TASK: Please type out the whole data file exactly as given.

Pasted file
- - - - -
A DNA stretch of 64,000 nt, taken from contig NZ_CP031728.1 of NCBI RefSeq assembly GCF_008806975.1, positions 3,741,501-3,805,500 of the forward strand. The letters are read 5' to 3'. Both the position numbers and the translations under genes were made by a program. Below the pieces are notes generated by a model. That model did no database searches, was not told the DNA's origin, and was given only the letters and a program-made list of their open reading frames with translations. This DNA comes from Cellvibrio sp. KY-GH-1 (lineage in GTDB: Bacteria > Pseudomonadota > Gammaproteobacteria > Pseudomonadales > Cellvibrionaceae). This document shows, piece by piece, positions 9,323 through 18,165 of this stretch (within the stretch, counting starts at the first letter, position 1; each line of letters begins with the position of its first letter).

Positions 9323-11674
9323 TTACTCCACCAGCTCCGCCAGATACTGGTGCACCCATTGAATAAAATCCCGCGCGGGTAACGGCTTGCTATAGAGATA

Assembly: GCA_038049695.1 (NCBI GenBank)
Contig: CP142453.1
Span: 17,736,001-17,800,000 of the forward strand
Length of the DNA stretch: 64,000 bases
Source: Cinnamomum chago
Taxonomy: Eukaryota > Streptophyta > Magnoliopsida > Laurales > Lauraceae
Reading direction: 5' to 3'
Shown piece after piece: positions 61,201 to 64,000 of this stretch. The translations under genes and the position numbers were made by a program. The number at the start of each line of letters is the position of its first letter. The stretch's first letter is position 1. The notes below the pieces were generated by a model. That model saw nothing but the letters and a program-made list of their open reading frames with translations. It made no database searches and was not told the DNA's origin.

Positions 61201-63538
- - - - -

A DNA stretch of 64,000 nt, taken from contig NZ_CP031728.1 of NCBI RefSeq assembly GCF_008806975.1, positions 3,741,501-3,805,500 of the forward strand. The letters are read 5' to 3'. Both the position numbers and the translations under genes were made by a program. Below the pieces are notes generated by a model. That model did no database searches, was not told the DNA's origin, and was given only the letters and a program-made list of their open reading frames with translations. This DNA comes from Cellvibrio sp. KY-GH-1 (lineage in GTDB: Bacteria > Pseudomonadota > Gammaproteobacteria > Pseudomonadales > Cellvibrionaceae). This document shows, piece by piece, positions 9,323 through 18,165 of this stretch (within the stretch, counting starts at the first letter, position 1; each line of letters begins with the position of its first letter).

Positions 9323-11674
9323 TTACTCCACCAGCTCCGCCAGATACTGGTGCACCCATTGAATAAAATCCCGCGCGGGTAACGGCTTGCTATAGAGATA

Assembly: GCA_038049695.1 (NCBI GenBank)
Contig: CP142453.1
Span: 17,736,001-17,800,000 of the forward strand
Length of the DNA stretch: 64,000 bases
Source: Cinnamomum chago
Taxonomy: Eukaryota > Streptophyta > Magnoliopsida > Laurales > Lauraceae
Reading direction: 5' to 3'
Shown piece after piece: positions 61,201 to 64,000 of this stretch. The translations under genes and the position numbers were made by a program. The number at the start of each line of letters is the position of its first letter. The stretch's first letter is position 1. The notes below the pieces were generated by a model. That model saw nothing but the letters and a program-made list of their open reading frames with translations. It made no database searches and was not told the DNA's origin.

Positions 61201-63538